The Delaware Chancery Court Erred in Dismissing Claims Regarding Appraisal Rights Disclosures in a Merger—Supreme Court Remands

Brookfield Property Partners Inc. acquired GGP Inc. in a merger transaction. During negotiations, Brookfield Property Partners LP expressed concern over the number of GGP stockholders who might see appraisal under Delaware law. Brookfield Property Partners suggested inserting an appraisal rights closing condition that allowed it to terminate the agreement if a specified number of GGP shares demanded appraisal. Brookfield Property Partners objected, and the condition was nixed. At the urging of Brookfield Property Partners, the merger was structured so that Brookfield funded a sizable preclosing dividend which was paid by GGP to eligible shareholders, followed by a small residual payment called a “per share merger consideration.” GGP stockholders were told they could exercise their appraisal rights solely in connection with the merger, set at $23.50 per share, in relation to the per-share merger consideration valued at $0.312 per share. Plaintiff stockholders claimed they were led to believe that a fair value determination would be limited to the value of the post-dividend of GGP. The Supreme Court agreed with the Chancery Court that the defendants did not unlawfully eliminate appraisal rights but disagreed that the proxy disclosures were sufficient.

No discounts in New Jersey shareholder buyout case

New Jersey is one of several states that allow discounts for lack of control and marketability in fair value situations if it is proven that the discounts are fair and equitable, but, in a recent case, the trial court disallowed the discounts—and an appellate court agreed.

BV News and Trends June 2022

A monthly roundup of key developments of interest to business valuation experts.

Date change for webinar on new Stark FMV regs

Part 1 of a two-part BVR webinar series on the new Stark FMV regs, originally scheduled for June 28, will be held on July 26.

ESOP valuations may be at a turning point

At last week’s inaugural ESOP Virtual Conference hosted by the American Society of Appraisers, the landmark Bowers case was discussed, which could represent a turning point for ESOP valuations.

No deduction for tax in shareholder buyout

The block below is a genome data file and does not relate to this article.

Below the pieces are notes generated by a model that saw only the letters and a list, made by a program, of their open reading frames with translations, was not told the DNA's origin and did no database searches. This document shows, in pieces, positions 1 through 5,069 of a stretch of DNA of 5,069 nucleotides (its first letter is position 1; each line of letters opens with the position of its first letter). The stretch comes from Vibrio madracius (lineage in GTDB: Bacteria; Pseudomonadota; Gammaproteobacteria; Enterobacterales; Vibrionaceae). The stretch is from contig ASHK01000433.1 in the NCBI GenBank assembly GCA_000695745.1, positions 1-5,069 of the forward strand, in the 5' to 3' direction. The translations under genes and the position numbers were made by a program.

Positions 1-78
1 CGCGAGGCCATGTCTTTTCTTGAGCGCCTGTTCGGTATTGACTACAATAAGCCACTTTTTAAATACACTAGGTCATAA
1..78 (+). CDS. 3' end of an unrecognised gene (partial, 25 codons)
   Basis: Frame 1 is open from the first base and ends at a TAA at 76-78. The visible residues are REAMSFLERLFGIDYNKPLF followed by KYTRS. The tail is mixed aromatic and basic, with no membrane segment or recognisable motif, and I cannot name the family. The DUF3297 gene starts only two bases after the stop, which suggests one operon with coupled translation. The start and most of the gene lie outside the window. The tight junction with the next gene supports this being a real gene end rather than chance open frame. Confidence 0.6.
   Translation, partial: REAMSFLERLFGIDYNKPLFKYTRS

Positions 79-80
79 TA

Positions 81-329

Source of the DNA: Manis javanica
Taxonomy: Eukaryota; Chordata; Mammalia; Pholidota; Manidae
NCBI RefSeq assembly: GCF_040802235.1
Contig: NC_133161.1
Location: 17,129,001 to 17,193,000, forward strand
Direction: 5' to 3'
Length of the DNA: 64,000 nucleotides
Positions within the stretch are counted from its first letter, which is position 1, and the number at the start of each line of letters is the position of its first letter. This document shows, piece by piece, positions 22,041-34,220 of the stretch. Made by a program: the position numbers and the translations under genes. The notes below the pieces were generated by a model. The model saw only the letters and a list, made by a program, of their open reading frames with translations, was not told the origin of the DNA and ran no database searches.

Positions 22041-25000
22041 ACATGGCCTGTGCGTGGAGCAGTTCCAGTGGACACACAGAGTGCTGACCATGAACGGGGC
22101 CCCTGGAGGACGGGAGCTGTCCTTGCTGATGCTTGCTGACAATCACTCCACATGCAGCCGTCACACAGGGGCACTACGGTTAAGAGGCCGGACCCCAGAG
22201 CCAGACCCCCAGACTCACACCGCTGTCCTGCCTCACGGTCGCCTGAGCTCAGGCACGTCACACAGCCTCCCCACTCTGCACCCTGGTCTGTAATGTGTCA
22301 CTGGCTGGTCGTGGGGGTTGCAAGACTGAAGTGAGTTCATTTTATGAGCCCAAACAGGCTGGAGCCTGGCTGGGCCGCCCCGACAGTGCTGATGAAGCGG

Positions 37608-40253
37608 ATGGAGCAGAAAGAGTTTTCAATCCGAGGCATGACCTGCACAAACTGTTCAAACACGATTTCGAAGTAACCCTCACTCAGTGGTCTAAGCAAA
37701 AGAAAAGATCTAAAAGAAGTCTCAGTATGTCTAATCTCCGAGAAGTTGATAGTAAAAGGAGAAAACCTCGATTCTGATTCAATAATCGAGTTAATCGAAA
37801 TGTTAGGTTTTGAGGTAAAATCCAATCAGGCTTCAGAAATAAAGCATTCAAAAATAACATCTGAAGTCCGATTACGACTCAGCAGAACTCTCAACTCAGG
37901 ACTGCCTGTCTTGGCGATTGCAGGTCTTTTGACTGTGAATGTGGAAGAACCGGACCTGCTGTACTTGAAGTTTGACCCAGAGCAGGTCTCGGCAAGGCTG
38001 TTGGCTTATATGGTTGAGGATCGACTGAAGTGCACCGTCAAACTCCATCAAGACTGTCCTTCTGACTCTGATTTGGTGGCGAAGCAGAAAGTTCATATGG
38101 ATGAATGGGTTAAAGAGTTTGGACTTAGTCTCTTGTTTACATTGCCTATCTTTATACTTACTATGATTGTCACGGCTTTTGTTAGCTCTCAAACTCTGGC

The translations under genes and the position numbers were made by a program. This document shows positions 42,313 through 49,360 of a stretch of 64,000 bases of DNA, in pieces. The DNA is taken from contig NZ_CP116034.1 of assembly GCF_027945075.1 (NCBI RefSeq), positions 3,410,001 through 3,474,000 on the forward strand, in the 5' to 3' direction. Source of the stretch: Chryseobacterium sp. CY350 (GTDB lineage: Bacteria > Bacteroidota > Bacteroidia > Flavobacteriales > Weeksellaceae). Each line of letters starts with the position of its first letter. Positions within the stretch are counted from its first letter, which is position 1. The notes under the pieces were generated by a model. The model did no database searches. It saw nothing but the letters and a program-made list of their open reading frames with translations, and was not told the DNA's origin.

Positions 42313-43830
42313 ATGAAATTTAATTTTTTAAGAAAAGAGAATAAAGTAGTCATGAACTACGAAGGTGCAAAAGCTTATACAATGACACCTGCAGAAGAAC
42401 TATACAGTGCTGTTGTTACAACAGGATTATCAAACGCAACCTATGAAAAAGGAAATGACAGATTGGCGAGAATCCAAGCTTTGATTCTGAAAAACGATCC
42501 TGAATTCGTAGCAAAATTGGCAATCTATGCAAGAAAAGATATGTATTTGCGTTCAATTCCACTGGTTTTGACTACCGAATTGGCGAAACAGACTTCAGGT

In a North Dakota partnership dissolution case, the defendants argued on appeal that the district court erred in its valuation.

A Lesson in Healthcare Supply and Demand—and Market Power, Part 2

This is Part 2 of a two-part article that follows up on the author’s landmark research on the fair market value of physician compensation. The issue of insurance market structure and the related impact on the negotiating of provider contracts was addressed in Part 1 of this article. Physician distribution and the impact of local payment rates that determine compensation is addressed in Part 2.

BV News and Trends May 2022

A monthly roundup of key developments of interest to business valuation experts.

Comments due tomorrow on TAF exposure draft

Comments on the exposure draft, Understanding the Differences: Conclusion of Value v. Value Calculations, are due May 26.

New Jersey Appellate Court Affirms Valuation of Shopping Mall, Disallows Any Control or Marketability Discounts, Affirms Proper Dissociation by Plaintiffs

This case was a partnership dispute where the defendant partners tried to buy out the plaintiff partners. On appeal before the New Jersey Superior Court Appellate Division, the defendants argued that the plaintiffs’ dissociation was wrongful and damages should be assessed, discounts for lack of control and marketability should be applied to the value, and the partnership value should be reduced to account for partnership outstanding debts and other amounts. The plaintiffs argued that the trial court erred by relying on the defendants’ expert’s report and not their expert’s report, refusing to increase the value by personal loans taken by the defendant partners, and failing to find that the partnership overpaid management and accounting fees. The appellate court affirmed the trial court with one exception, whether the partnership agreement disassociated properly. On that count, the appellate court determined that the disassociation was appropriate.

Robertson v. Hyde Park

This case was a partnership dispute where the defendant partners tried to buy out the plaintiff partners. On appeal before the New Jersey Superior Court Appellate Division, the defendants argued that the plaintiffs’ dissociation was wrongful and damages should be assessed, discounts for lack of control and marketability should be applied to the value, and the partnership value should be reduced to account for partnership outstanding debts and other amounts. The plaintiffs argued that the trial court erred by relying on the defendants’ expert’s report and not their expert’s report, refusing to increase the value by personal loans taken by the defendant partners, and failing to find that the partnership overpaid management and accounting fees. The appellate court affirmed the trial court with one exception, whether the partnership agreement disassociated properly. On that count, the appellate court determined that the disassociation was appropriate.